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How to Deposit a Foreign Check

Written by Nickel - 20 Comments

How to Deposit a Foreign Check

Have you ever dealt with a foreign check? Until about two weeks ago, I had never received one. But then it happened… I opened my mailbox to fund a check from the United Kingdom for some consulting work that I had done. It was payable to me, but it was in pounds sterling (GBP) as opposed the usual dollar-denominated checks that I deal with. Unsure of how to handle it, I stuffed it into my pocket until my next trip to the bank.

About a week later, I found myself near our local Bank of America branch, so I stopped in. They had just opened for the day, and I was unsure of how to proceed, so I asked one of the “Personal Bankers” that was milling about near the front door. He responded that I should just head over to the counter and they’d take care of me.

When I approached the teller, I had several questions… How much would it cost for them to process a foreign check? How long would they hold the funds? And how much (in terms of USD) was my check worth? I was pleasantly surprised with her answers to the first two questions, and only mildly disappointed with the last one.

As it turns out, there’s no fee associated with depositing a foreign check at Bank of America – or at least not with our account type. Also, there was no hold placed on my deposit, so the funds were available immediately. This was a bit surprising, as I’ve heard horror stories about foreign checks being held for weeks and weeks. Regardless, I was happy to know that I wouldn’t have to wait.

As for that final question, I was told that my £500 check was worth right around $800 based on the prevailing conversion rate. Having already checked the Google currency converter, I had been expecting closer to $820. Oh well, it’s not like I had a boatload of options, so I just went ahead with the deposit.

I’m still not sure if the Google currency converter was using stale data, or if Bank of America was lowballing the conversion rate to make up for the lack of fees. Either way, I was in and out of the bank in about three minutes and I no longer have that check burning a hole in my pocket. If you have any tips for handling foreign checks, I’d love to hear them.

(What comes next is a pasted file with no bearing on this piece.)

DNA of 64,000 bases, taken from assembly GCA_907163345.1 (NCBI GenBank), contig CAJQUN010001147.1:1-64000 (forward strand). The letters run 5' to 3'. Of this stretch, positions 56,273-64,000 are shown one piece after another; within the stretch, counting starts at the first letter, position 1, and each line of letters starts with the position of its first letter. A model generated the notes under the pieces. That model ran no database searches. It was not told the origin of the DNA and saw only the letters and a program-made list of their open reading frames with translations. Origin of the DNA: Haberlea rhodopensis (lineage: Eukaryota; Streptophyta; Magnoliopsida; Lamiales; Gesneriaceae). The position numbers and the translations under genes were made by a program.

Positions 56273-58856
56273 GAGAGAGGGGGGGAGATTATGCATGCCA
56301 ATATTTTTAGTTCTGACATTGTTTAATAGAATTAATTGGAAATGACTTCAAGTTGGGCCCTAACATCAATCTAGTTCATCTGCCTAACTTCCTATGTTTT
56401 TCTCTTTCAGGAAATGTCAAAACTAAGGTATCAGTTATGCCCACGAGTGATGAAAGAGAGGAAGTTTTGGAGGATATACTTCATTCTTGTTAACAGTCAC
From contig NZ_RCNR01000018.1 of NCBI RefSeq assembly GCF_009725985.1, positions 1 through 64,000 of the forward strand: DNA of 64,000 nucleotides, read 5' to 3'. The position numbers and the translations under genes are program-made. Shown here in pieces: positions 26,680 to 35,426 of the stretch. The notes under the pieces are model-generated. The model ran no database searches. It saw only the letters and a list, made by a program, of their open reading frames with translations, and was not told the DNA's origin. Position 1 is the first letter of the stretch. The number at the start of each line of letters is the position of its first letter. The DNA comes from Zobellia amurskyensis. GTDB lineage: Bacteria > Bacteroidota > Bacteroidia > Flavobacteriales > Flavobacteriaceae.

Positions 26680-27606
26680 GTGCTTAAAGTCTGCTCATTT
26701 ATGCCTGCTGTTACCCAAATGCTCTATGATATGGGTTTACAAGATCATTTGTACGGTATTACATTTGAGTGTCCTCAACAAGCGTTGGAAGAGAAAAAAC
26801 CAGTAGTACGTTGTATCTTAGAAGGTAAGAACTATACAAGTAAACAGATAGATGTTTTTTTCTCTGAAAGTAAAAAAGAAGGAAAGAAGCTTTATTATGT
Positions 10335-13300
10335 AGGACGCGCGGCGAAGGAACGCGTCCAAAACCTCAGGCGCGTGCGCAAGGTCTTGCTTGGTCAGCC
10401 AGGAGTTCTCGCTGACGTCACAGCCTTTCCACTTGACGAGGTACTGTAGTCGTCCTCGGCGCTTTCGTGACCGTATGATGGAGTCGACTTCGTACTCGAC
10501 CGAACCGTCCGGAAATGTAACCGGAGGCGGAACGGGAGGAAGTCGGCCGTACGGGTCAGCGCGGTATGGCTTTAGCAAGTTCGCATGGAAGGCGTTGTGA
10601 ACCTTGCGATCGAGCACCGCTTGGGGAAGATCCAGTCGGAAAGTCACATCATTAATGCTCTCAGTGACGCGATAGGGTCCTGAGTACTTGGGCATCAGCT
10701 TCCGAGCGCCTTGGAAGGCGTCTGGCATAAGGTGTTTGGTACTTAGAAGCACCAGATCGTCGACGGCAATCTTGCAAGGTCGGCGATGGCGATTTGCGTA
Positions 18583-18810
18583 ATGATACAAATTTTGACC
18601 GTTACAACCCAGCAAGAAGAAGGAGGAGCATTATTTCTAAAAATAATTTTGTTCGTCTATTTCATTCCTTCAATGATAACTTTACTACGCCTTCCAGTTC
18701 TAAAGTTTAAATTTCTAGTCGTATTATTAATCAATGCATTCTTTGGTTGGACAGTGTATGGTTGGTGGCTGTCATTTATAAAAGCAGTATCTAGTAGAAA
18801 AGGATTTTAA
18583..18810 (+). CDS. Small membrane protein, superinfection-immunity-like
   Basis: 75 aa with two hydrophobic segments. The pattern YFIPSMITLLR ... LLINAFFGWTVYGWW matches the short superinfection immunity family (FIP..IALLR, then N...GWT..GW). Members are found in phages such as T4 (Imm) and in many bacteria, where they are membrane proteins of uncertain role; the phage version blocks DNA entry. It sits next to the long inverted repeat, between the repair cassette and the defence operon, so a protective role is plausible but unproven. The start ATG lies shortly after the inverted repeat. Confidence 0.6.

Published on May 9th, 2011
Modified on May 17th, 2011 - 20 Comments
Filed under: Banking

About the author: is the founder and editor-in-chief of this site. He's a thirty-something family man who has been writing about personal finance since 2005, and guess what? He's on Twitter!

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20 Responses to “How to Deposit a Foreign Check”

  1. 1
    Paul Says:

    Currency converters are using the most recent exchange rate. Your bank, like mine, charges a fee to handle the exchange which causes the discrepancy. In other words, yes you paid a fee to exchange UK pounds to US dollars – its just hidden in the exchange rate the bank offers you.

  2. 2
    TFB Says:

    I agree with Paul that the fee is included in the exchange rate. As a one-off, a 2.5% currency exchange fee isn’t too bad. Unless you are expecting to do this more often, it’s probably not worth it to look for alternatives.

  3. 3
    No Debt MBA Says:

    Bank of America may not have a foreign check fee but they do have a international wire fee of a whopping $13 I believe. For about a year my pay came from abroad via wire. Not sure if the $13 in savings would have made it worth it for them to post a check though. HSBC’s international wire fee was worse, $15.

  4. 4
    Andreas Says:

    In effect there are two exchange rates, just buy 100 UK pounds and then immediately exchange them back into USD – you will probably have lost a good chunk.

  5. 5
    R S Says:

    Is there any way to deposit foreign funds electronically? Or is any electronic method more costly?

    For example, would it have been easier if you had a GBP bank account and somehow electronically initiated a transfer into a a USD account? (Thinking along the lines of Citibank, which seems to have branches worldwide..)

  6. 6
    Michelle Says:

    Hi everyone! I’ve been trying to search the internet on how to go about my problem with depositing a foreign check. Good advice will really b eappreciated!
    I just recently deposited a Canadian check but in U.S. currency account in my Capital One Bank account. First they said they can’t process it because its NSF, which is impossible because the payer is funded. So they sent me a copy of the check stamped “do not redeposit” and “unprocessable” with another letter saying they have to send it to their International Department. Then another letter came in the mail saying they have to hold it 2 more weeks and the credit is subject to final settlement. Is this even legal? Do I have the right to have them stop the processing of the check?

  7. 7


  8. 8
    KevinY Says: